Hal Prince’s career reads like a history of musical theatre and Sunday’s audience will be treated to excerpts from Evita, West Side Story, Fiddler On the Roof, A Little Night Music, Sweeney Todd, Follies, Company, Cabaret, Candide and Parade. While Lovett didn’t want to give too much away, he did reveal to Musical Theatre Review that he was singing songs from Phantom of the Opera, Follies and Pacific Overtures.
The actor’s first experience of Mr Prince, as he tends to call him, was his first audition on Broadway: “I tried out for Candide and sang ‘It Must Be So’. Afterwards I just heard a nice big, clear voice from the darkness saying ‘Thank you’.”
Their next meeting marked a more fruitful relationship when Prince directed Lovett in the Broadway production of Phantom. “It was my first experience of the seismic energy that is Mr Prince, that level of intensity. People are not always aware, even in the business, how much he has had an impact, not just as a director on shows, but in the way he has influenced the way projects have been developed, formed, written, designed. He deserves credit for being a mentor as well as his roles as director and producer.”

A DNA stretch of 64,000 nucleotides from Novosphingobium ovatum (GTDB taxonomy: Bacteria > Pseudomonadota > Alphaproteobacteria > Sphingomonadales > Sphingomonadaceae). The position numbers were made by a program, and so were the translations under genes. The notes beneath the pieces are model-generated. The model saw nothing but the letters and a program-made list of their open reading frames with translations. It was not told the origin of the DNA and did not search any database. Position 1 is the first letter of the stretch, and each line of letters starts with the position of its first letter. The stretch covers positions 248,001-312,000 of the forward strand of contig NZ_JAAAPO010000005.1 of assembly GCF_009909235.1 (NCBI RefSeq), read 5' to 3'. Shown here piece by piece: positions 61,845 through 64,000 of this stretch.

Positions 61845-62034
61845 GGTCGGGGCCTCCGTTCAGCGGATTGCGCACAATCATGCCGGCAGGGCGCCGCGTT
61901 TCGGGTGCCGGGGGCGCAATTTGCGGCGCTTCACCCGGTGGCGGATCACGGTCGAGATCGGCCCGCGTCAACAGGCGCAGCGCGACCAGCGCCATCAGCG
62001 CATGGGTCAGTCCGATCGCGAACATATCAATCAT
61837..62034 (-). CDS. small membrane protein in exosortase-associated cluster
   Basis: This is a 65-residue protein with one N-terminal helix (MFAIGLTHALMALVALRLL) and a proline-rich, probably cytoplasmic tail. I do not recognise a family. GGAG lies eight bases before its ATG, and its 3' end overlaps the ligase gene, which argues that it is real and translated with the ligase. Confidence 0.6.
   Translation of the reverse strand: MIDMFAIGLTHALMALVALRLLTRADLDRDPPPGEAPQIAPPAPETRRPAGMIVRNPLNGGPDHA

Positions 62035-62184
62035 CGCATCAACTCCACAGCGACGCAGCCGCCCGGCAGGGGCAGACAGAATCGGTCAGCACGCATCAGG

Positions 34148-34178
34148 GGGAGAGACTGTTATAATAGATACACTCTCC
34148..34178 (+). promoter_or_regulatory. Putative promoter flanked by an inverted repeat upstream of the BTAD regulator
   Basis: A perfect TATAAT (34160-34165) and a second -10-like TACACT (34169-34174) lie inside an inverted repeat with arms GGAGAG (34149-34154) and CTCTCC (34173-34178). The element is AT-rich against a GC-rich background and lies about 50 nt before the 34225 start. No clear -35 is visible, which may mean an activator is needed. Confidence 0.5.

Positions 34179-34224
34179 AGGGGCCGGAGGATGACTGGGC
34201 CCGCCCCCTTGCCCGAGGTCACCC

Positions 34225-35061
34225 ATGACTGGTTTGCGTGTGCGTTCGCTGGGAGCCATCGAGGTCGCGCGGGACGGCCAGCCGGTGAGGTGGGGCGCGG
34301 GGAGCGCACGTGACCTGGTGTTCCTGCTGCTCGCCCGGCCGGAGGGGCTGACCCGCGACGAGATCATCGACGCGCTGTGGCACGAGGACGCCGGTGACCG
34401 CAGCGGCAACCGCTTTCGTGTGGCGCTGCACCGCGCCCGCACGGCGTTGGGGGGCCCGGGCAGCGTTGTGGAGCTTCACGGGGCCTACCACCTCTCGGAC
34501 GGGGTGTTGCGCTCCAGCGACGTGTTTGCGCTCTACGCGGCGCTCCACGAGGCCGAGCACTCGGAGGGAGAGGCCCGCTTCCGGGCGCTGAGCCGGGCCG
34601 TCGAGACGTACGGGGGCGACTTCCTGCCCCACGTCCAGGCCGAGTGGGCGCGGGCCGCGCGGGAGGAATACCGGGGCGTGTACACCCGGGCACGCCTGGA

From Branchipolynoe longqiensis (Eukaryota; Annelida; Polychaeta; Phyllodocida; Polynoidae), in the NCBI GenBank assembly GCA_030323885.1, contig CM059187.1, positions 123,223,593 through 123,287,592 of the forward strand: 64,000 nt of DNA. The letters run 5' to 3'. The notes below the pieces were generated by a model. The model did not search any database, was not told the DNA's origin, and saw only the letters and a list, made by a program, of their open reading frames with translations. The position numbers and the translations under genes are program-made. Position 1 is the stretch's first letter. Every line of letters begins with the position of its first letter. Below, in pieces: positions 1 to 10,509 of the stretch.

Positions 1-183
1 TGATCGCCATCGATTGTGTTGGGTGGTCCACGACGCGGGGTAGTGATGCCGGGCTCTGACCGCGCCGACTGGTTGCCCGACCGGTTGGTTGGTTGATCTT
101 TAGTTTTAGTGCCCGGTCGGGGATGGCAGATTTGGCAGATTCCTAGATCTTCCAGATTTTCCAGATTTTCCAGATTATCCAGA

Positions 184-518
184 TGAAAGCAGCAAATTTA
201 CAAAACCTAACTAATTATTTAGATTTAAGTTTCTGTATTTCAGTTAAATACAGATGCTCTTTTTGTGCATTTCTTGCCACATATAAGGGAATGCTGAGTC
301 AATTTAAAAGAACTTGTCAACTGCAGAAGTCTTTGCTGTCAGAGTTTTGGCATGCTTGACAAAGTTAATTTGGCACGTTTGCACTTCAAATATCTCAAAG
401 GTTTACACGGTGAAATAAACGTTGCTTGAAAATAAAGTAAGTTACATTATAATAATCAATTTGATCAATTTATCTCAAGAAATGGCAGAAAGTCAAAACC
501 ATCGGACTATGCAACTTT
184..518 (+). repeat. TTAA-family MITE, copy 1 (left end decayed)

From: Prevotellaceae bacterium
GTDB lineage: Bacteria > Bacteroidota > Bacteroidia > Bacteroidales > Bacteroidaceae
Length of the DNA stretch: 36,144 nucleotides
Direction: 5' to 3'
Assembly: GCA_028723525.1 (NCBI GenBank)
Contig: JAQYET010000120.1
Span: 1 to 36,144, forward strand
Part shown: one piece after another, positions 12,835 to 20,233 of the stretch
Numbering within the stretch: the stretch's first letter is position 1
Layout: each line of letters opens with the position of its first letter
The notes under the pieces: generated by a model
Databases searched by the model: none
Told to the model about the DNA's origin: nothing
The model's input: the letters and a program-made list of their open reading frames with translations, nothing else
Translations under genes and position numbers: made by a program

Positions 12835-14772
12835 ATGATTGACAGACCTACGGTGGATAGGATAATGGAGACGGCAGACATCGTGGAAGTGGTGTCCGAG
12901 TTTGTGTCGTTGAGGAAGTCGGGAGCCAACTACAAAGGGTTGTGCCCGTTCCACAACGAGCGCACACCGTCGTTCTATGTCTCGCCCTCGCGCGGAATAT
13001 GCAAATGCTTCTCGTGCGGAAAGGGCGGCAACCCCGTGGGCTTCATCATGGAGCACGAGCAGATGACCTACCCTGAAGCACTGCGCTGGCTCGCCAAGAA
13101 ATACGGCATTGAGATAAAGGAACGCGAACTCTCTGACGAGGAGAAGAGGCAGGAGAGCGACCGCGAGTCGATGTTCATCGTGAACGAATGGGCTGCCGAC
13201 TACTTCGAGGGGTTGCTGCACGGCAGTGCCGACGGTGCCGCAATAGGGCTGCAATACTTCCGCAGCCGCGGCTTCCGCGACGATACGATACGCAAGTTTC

So how has Lovett found his return to The Phantom of the Opera? “It’s not what I would have expected it to be, in a lot of wonderful ways. The show could so easily have become something akin to a museum piece, but it is no way that in any shape or form. Thanks to the talent of all the original creative team and the rigorous work from the troops on the ground, it is still so vital to every audience that sees it.
“When I’ve seen Phantom or been involved in it, it has been different in as many ways as it is the same. It is no accident that the show has run so long and the score is still so loved. I had someone approach me recently who said ‘Phantom is my favourite musical, I’m so pleased I’ve got a chance to see it’. She had been listening to the score for a dozen years before she had the opportunity to see it.”
Lovett also feels well taken care of inside and out of the theatre by both the company and the show’s dedicated group of fans. “It would not be an understatement to say that there is an amount of care and loyalty between the company and the audience which is nothing like I have experienced before.”
And he is enjoying being back in London (he originated the role of The Man in the West End production of another Andrew Lloyd Webber musical, Whistle Down the Wind) and performing Phantom at the theatre for which designer Maria Bjornson first created the show is something very special.
But what about the rumours that the first manager of Her Majesty’s, Herbert Beerbohm-Tree, has made ghostly visits to the venue? “All I can say is that I might not be the only ghost in the theatre, and one of us really likes the balcony…”
Lovett looked forward to raising some money for a “wonderful charity” and the thrill that comes with performing such a show as The Night of 1000 Stars: “On the night when you are doing a one-off concert, there is such a heightened level of excitement, it’s your only chance to get it right and it’s incredible.”